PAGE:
ALICE LOWE Prevenge

BABAK ANVARI Under the Shadow

PETER MIDDLETON, JAMES SPINNEY Notes on Blindness

RACHEL TUNNARD Adult Life Skills

DEBUT SCREENWRITER

ED TALFAN The Passing (Yr Ymadawiad)

HOPE DICKSON LEACH The Levelling

JOHN CAIRNS, MICHAEL McCARTNEY A Patch of Fog

RACHEL TUNNARD Adult Life Skills

SIMON FARNABY, JULIAN BARRATT Mindhorn

BREAKTHROUGH PRODUCER

CAMILLE GATIN The Girl With All the Gifts

DIONNE WALKER The Hard Stop

MICHAEL BERLINER Adult Life Skills

MIKE BRETT, JO-JO ELLISON, STEVE JAMISON Notes on Blindness

PAUL FEGAN Where You’re Meant to Be

MOST PROMISING NEWCOMER

DAVE JOHNS I, Daniel Blake

HAYLEY SQUIRES I, Daniel Blake

LETITIA WRIGHT Urban Hymn

SENNIA NANUA The Girl With All the Gifts

STEVE BRANDON My Feral Heart

THE DISCOVERY AWARD

BLACK MOUNTAIN POETS Jamie Adams, Jon Rennie

THE DARKEST UNIVERSE Tom Kingsley, Will Sharpe, Tiani Ghosh, Jo-Jo Ellison

THE GHOUL Gareth Tunley, Jack Healy Guttmann, Tom Meeten

GOZO Miranda Bowen, Leo Scott

THE GREASY STRANGLER Jim Hosking, Toby Harvard, Daniel Noah, Andrew Starke, Ant Timpson, Josh C Waller, Elijah Wood

BRITISH SHORT

JACKED Rene Pannevis, Ashish Ghadiali, Jennifer Eriksson

MOTHER Leo Leigh, Scott O’Donnell

OVER Jörn Threlfall, Jeremy Bannister

RATE ME Fyzal Boulifa, Taina Galis

THE WRONG END OF THE STICK Terri Matthews, Chris Cornwell, Sam Bank

»

- Leo Barraclough

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Cannes Palme d’Or Winner ‘I, Daniel Blake’ Gets Oscar Season Release

30 August 2016 8:00 AM, PDT | Variety - Film News | See recent Variety - Film News news »

Sundance Selects has set Ken Loach’s Palme d’Or winner “I, Daniel Blake” for a Dec. 23 limited release with a multi-city expansion to follow, Variety has learned.

The film premiered in Competition at this year’s Cannes Film Festival in May, and ultimately claimed its top prize. It marked the second Palme d’Or of Loach’s career after 2006’s “The Wind That Shakes the Barley,” making him one of just eight filmmakers to have won the prestigious honor twice.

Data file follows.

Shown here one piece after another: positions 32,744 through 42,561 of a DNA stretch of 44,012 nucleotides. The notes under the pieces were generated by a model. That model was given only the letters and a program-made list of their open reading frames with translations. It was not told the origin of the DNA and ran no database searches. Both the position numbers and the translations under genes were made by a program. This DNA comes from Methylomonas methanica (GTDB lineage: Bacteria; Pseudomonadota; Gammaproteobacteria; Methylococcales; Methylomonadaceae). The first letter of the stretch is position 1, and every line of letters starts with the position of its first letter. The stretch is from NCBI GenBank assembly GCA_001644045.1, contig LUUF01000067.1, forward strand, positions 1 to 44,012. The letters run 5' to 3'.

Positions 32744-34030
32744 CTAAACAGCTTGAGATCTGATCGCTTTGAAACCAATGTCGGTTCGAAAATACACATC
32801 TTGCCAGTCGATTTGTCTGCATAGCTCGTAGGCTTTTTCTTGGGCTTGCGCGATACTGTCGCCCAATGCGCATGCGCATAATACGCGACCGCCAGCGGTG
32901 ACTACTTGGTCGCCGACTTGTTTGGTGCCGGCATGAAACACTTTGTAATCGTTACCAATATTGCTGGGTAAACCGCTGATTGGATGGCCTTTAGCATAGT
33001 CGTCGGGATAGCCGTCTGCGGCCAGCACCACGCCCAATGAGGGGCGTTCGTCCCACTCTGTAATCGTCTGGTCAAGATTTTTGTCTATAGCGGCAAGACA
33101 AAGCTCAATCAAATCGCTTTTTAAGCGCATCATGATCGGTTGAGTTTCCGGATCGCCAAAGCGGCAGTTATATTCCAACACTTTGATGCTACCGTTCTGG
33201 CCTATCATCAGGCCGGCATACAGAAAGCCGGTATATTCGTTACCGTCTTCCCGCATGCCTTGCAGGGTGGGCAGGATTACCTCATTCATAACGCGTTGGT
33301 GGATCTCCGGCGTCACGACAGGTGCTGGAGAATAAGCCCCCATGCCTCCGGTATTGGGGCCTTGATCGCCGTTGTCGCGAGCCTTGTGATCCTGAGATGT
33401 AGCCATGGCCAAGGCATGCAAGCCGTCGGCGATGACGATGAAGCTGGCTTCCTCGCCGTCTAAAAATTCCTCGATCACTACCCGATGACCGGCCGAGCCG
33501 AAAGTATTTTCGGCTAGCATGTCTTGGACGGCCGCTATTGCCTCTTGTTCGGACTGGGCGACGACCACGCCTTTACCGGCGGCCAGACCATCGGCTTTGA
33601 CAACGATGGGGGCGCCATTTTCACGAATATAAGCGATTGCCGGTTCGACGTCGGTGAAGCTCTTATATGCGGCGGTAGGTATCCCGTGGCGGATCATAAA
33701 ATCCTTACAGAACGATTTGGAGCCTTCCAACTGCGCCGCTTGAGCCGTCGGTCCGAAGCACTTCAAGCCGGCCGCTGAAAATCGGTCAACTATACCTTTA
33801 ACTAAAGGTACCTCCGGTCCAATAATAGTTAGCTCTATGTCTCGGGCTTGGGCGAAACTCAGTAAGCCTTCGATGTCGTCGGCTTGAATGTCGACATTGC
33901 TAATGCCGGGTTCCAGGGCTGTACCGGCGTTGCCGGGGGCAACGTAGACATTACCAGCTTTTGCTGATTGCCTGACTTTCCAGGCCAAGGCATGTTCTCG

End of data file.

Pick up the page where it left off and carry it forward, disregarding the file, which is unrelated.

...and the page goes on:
“I, Daniel Blake” stars Dave Johns as the eponymous Blake, a middle-aged carpenter who requires state welfare after he suffers a heart attack and nearly falls from a scaffold. He’s joined by Katie (Hayley Squires), a single mother caught in similarly dire straights. Variety critic Owen Gleiberman called it “a work of scalding and moving relevance” in his Cannes review.

Sundance Selects — a sister label to IFC Films, »

- Kristopher Tapley

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New York Film Festival Loads 2016 Main Slate With Festival-Circuit Favorites

9 August 2016 9:00 AM, PDT | Variety - Film News | See recent Variety - Film News news »

The 2016 New York Film Festival has filled its 25-title Main Slate with buzzmagnet favorites from other stops on the festival circuit, with organizers announcing a lineup that includes “I, Daniel Blake,” “Toni Erdmann” and “Manchester by the Sea.”

Ken Loach’s “I, Daniel Blake,” about a man struggling to apply for government benefits after a heart attack, won the Palme d’Or at the Cannes Film Festival earlier this year, while Maren Ade’s comedy “Toni Erdmann,” centering on a hippie dad and his corporate-exec daughter, scored the Critics’ Prize. Olivier Assayas’ team-up with star Kristen Stewart, “Personal Shopper,” and Cristian Mungiu’s drama “Graduation,” both also in Nyff, tied for the Cannes director prize. Jim Jarmusch’s “Paterson,” starring Adam Driver, also screened at Cannes, as did Pedro Almodovar’s “Julieta.”

Sundance buzzmagnet “Manchester by the Sea” marks Kenneth Longergan’s first outing at Nyff, while Berlin titles “Fire at Sea, »

- Gordon Cox

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Brexit: Seven Likely Consequences for the British Film and TV Industry

24 June 2016 4:45 AM, PDT | Variety - Film News | See recent Variety - Film News news »

The British voters’ decision to leave the European Union is likely to have multiple consequences for the British entertainment biz, with leading U.K. industry figures approached by Variety highlighting several areas of concern.